During his three-year hitch in the U.S. Army, young Myron Pingel saved his pay to get started in farming. In 1965, he returned home from overseas to farm with his parents and an older brother near Aurelia in northwest Iowa. He also rented acres on his own and raised livestock. Then he bought some land. Myron’s wife, Joyce, helped support the growth of their farm with an off-farm job as a registered nurse, before becoming a full-time mother and wife. Myron and Joyce have been married 50 years.
Today, Myron and son Paul are the owner-managers. The labor force has grown to four full-time employees, plus Myron and Paul. Over the years they’ve hired area youth and nephews as part time labor. “We finish about 17,000 hogs a year, and 800 to 1,000 head of cattle,” says Myron. “It takes good help to get all that work done and manage it efficiently and, hopefully, profitably.”
The Pingels hire a brokerage for marketing help, using hedging to lock in a profit when they can. “Good records and knowing your cost of production are very important, especially with these volatile prices,” Myron adds.
Livestock has always been a major source of income and diversification. In the early years, Myron milked dairy cows, had a beef cow herd and fed cattle. Today the cattle enterprise is strictly a feedlot operation, buying feeder cattle and feeding them out. The feedlots have 80% concrete floors and 20% dirt, using buildings and bedding. A new catch-basin system controls runoff. Manure is applied to fields, according to an approved nutrient management plan.
The farm has a modern feed processing center. Cattle rations include high-moisture corn, silage, distillers grains, ground hay and cornstalks, and liquid protein. Hog rations are produced on the farm.
Myron helped establish one of the first sow co-ops in northwest Iowa. Today, six farmers belong to Twin Valley Sow Co-op.
The group began in 1994 and built a farrowing complex to supply weaned pigs to each owner on a per-share basis. “We get isowean pigs at about 21 days of age,” he says. “It’s locally owned and works well.
The facility manager and employees focus on farrowing. We get our share of pigs, and we focus on feeding them out to market.”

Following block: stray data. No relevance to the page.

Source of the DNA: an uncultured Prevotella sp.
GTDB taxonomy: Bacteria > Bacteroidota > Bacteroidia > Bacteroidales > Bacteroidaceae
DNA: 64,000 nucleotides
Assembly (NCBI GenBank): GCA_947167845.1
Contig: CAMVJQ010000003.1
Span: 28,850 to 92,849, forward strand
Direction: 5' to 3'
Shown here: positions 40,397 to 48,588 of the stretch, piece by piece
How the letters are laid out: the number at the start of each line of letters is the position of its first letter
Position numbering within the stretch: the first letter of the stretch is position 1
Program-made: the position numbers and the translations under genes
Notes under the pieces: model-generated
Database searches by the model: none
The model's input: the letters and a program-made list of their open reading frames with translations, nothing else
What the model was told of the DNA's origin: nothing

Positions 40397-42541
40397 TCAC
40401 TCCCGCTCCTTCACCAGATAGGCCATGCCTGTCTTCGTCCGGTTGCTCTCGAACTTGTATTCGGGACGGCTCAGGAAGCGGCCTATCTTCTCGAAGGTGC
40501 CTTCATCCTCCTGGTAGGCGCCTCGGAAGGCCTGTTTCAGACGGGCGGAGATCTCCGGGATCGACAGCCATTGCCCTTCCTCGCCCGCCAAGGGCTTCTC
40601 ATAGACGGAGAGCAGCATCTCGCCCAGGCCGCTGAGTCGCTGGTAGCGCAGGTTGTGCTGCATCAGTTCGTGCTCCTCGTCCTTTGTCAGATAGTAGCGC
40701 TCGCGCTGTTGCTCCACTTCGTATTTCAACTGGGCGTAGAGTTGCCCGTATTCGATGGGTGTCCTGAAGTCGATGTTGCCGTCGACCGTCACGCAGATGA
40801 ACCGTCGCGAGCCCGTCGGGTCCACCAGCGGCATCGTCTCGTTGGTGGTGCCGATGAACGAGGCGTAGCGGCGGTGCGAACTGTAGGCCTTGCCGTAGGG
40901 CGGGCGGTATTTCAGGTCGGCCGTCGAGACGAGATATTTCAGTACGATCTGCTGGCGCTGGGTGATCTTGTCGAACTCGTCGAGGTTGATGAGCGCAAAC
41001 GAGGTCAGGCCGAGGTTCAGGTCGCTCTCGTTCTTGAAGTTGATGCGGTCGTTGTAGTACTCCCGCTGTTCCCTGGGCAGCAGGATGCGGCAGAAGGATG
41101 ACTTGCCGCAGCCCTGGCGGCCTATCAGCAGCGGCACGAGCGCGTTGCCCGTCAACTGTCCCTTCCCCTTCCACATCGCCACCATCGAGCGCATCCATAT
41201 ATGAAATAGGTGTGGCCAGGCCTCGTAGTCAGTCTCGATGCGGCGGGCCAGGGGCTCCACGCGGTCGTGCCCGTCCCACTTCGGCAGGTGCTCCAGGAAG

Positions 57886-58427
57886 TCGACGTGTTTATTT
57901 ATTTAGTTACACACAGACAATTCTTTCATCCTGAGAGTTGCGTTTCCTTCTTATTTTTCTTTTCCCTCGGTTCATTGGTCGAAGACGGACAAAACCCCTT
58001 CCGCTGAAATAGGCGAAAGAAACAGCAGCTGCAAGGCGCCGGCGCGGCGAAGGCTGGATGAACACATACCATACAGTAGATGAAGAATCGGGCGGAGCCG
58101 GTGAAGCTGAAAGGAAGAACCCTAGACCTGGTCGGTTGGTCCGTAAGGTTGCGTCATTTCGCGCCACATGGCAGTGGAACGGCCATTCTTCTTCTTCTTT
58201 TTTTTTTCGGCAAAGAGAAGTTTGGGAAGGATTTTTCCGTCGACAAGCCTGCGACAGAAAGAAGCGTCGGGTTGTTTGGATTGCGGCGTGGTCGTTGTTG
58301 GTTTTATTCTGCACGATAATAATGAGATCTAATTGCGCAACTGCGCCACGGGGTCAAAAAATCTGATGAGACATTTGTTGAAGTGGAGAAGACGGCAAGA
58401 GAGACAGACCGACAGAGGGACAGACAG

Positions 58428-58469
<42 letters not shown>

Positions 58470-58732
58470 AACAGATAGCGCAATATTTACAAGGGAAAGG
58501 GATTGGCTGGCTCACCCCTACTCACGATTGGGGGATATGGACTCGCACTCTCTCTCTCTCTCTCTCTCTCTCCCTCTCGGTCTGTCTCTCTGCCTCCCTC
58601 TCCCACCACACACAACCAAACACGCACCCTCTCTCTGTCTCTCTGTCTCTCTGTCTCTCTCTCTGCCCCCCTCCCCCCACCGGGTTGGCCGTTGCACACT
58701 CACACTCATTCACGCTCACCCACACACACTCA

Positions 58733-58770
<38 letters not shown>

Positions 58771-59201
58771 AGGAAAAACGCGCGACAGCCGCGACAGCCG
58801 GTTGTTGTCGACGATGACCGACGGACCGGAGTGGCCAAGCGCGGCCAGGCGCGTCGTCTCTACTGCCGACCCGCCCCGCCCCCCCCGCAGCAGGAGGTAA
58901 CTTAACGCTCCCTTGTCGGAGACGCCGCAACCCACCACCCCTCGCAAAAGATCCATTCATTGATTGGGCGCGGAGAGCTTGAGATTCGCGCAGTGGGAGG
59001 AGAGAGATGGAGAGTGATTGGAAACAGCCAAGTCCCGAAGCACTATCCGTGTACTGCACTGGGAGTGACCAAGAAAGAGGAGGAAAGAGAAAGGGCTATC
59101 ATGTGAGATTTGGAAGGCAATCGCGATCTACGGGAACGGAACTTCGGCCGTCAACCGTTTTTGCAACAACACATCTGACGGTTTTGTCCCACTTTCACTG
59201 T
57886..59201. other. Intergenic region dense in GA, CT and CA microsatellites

Financial records are kept with the Iowa Farm Business Association, using PC Mars software. Myron worked closely with Iowa State University specialists and other beef producers to develop the original ISU Beef Monitoring Program for personal computers in the early 1980s.
Today, records for the hog enterprise are kept on a self-written Excel spreadsheet.
The beef enterprise uses Land O’Lakes Beef Performance Tracking. For crops, the Pingels use SMS Advanced by Ag Leader Technology for financial and production analysis, with monitors for yield, planting, spraying and manure application.
The cropping system is mostly corn and soybeans, and some alfalfa. “Our normal rotation is corn-corn-soybeans,” says Myron. “Five years ago we quit growing continuous corn in the same field.
Continuous corn had been grown there for 30 years, mainly because it was convenient for making silage. But we like the benefits of a corn-corn-soybean rotation.”
Put information to work
They plant non-Roundup Ready corn the first year, Roundup Ready the second year, and then soybeans. It meets feed needs, manages volunteer corn in the second year and helps manage weed resistance.
The Pingels use information from the yield monitor, GPS and planter monitor to track individual hybrid performance and compare hybrids side by side in whole fields instead of small test plots.
Myron is a founding member of the Northwest Iowa Crop Seminar, a group of farmers who meet with two goals: work with ISU in evaluating new farming practices for northwest Iowa, and emphasize the importance of careful recordkeeping and financial analysis of records.
Myron served on the board of Aurelia Farmers Co-op from 1985 to 1997, culminating with the merger of five local elevators into First Cooperative Association.
His son Wayne now manages one of the branches. Daughter Wanda Pingel Lenhart and her husband, Ron, and family have a dairy farm at Sutherland.
Myron helped start Little Sioux Corn Processors LLC, an ethanol plant at Marcus. He was one of a group of local farmers who in 2000 organized a fundraising drive and encouraged others to invest. Their investment was 100% at risk.
The Little Sioux plant began producing in 2003 and has done well. Myron still serves on the board and continues to gift some of his shares to his grandchildren.
Meet the Master Farmers
Myron and Joyce Pingel